Amash faced extraordinary odds: leadership on both sides of the aisle registered opposition to the amendment; former attorneys general and executive branch officials penned a letter opposing the measure; outside groups such as the Heritage Foundation came out against it; newspapers, including the Wall Street Journal, wrote op-eds rebuffing it; and the White House issued a rare statement of opposition against a House amendment.
The House killed the proposal, 205-217.
But the vote was much closer than the NSA, the White House or leadership wanted. The Amash amendment got 94 Republicans and 111 Democrats to go on record against the NSA surveillance program. A majority of Democrats effectively repudiated President Barack Obama’s handling of the program exposed by leaker Edward Snowden.
Snowden, of course, had called for just such a public debate and votes on the program when he revealed himself as the NSA leaker.
The vote made for strange bedfellows. Speaker John A. Boehner, R-Ohio, Majority Leader Eric Cantor, R-Va., and Majority Whip Kevin McCarthy, R-Calif., Minority Leader Nancy Pelosi, D-Calif., Minority Whip Steny H. Hoyer, D-Md., all voted against the amendment. Pelosi spoke against the Amash’s amendment at a behind-closed-doors Caucus meeting Wednesday, according to a source in the room.
But it was Intelligence Chairman Mike Rogers, a fellow Michigan Republican, who led the charge against the proposal as a matter of life and death.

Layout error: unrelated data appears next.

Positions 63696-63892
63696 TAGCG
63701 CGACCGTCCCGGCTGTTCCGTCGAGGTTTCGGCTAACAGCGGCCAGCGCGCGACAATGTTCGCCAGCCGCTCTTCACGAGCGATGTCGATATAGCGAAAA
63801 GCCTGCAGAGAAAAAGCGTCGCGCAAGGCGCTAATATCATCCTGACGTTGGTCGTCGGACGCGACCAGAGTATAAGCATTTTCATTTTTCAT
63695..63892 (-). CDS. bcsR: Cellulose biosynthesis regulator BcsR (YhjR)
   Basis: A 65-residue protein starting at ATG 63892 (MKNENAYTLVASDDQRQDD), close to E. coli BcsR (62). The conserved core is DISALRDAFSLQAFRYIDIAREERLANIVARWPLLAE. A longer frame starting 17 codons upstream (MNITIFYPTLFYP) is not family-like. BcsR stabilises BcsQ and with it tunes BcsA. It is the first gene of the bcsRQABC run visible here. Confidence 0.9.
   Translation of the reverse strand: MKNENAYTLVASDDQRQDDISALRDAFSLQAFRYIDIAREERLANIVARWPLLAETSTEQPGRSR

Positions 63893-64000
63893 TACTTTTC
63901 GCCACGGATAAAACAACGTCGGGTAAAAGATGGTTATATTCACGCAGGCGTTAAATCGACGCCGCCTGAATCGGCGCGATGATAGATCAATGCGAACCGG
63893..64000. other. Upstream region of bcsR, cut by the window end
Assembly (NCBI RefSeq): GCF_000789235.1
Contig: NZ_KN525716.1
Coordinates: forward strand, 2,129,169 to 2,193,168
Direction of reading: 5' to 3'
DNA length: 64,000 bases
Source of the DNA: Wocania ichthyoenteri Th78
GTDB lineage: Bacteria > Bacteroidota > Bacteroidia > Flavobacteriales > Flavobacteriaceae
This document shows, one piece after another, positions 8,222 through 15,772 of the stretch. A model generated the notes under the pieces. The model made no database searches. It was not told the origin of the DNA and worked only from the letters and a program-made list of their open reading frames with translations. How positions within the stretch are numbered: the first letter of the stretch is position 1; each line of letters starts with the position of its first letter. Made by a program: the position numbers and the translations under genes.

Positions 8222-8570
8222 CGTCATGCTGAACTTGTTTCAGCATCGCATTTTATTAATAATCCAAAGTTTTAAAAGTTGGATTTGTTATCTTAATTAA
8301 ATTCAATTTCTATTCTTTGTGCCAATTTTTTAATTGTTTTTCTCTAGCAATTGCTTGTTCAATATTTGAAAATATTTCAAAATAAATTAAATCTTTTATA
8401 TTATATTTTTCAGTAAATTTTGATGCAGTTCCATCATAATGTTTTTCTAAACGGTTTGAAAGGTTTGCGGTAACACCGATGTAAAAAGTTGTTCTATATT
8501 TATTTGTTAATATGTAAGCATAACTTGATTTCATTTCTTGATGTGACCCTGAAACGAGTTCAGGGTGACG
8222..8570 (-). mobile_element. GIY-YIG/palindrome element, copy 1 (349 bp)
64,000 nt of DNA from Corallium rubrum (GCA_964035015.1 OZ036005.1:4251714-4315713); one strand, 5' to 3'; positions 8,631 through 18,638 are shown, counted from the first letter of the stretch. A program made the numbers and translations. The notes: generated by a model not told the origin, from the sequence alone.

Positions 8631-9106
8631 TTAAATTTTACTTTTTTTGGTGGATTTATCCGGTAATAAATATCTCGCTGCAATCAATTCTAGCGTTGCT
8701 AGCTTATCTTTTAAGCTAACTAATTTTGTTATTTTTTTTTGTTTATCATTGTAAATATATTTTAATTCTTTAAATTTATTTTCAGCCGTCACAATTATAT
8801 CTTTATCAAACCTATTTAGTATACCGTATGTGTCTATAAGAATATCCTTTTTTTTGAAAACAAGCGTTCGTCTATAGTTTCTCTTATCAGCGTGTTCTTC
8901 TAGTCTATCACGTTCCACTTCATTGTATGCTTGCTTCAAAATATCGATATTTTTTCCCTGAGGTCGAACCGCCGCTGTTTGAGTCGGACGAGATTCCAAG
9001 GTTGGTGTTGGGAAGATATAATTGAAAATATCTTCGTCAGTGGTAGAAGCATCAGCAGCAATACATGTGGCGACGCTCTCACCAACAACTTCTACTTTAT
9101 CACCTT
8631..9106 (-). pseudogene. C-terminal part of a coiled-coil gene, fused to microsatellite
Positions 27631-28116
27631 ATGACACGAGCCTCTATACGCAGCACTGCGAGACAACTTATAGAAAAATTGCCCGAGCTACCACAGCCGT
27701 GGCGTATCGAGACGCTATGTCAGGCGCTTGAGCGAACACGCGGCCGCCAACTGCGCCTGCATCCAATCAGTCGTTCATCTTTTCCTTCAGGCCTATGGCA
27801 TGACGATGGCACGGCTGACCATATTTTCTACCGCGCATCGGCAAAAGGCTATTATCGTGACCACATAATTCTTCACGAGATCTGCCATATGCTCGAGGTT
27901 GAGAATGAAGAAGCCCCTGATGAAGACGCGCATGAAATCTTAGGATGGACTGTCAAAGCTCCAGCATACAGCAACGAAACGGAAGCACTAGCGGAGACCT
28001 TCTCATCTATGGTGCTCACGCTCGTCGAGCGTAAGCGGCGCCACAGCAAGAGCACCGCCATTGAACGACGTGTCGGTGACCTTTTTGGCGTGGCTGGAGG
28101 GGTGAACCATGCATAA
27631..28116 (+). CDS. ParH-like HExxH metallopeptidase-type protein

He referenced 9/11 and said that, after the 2001 terrorist attack, Americans asked “what if” there were a way we could have prevented the attack.
“What if we had caught it?” Rogers asked. “The good news it’s not theoretical. Fifty-four times this program stopped and thwarted terrorist attacks here and in Europe, saving real lives. This isn’t a game. This is real.”
Rogers said the amendment would have returned the nation to where it was on “Sept. 10.”
At one point, Rogers seemed to take a personal dig at Amash, who has enjoyed a flood of social media support during his NSA battle. Rogers asked his House colleagues, “Are we so small that we can only look at our Facebook likes in this chamber?”
Rogers said he would use an upcoming intelligence authorization bill “to work to find additional privacy protections with this program that has no emails, no phone calls, no names and no addresses. ”
Amash rallied a bipartisan band of backers that stretched across the conservative-liberal divide — from former Judiciary Chairman Jim Sensenbrenner, R-Wis., to ranking Judiciary Democrat John Conyers Jr., D-Mich.
They cast his amendment as a referendum on civil liberties.
“We are here today for a very simple reason,” Amash said, “to defend the Fourth Amendment, to defend the privacy of each and every American.”
“It’s a question of balancing privacy and security,” said Mick Mulvaney, R-S.C. “It’s a question of who will do the balancing. Right now, the balancing is being done by people we do not know, people we do not elect.”
Conyers, the lead Democratic co-sponsor of the amendment, told reporters after the vote that pressure on members to vote against Amash was “heavy.”
He said Democratic leadership may not have been engaging in a formal whip operation, but “there was one in existence” against it.
“They were very worried,” said Conyers, the ranking member on the House Judiciary Committee. “And the fact that they won this narrowly means they still are worried because this thing isn’t over yet. This is just the beginning.”
Emma Dumain and Steven T. Dennis contributed to this report.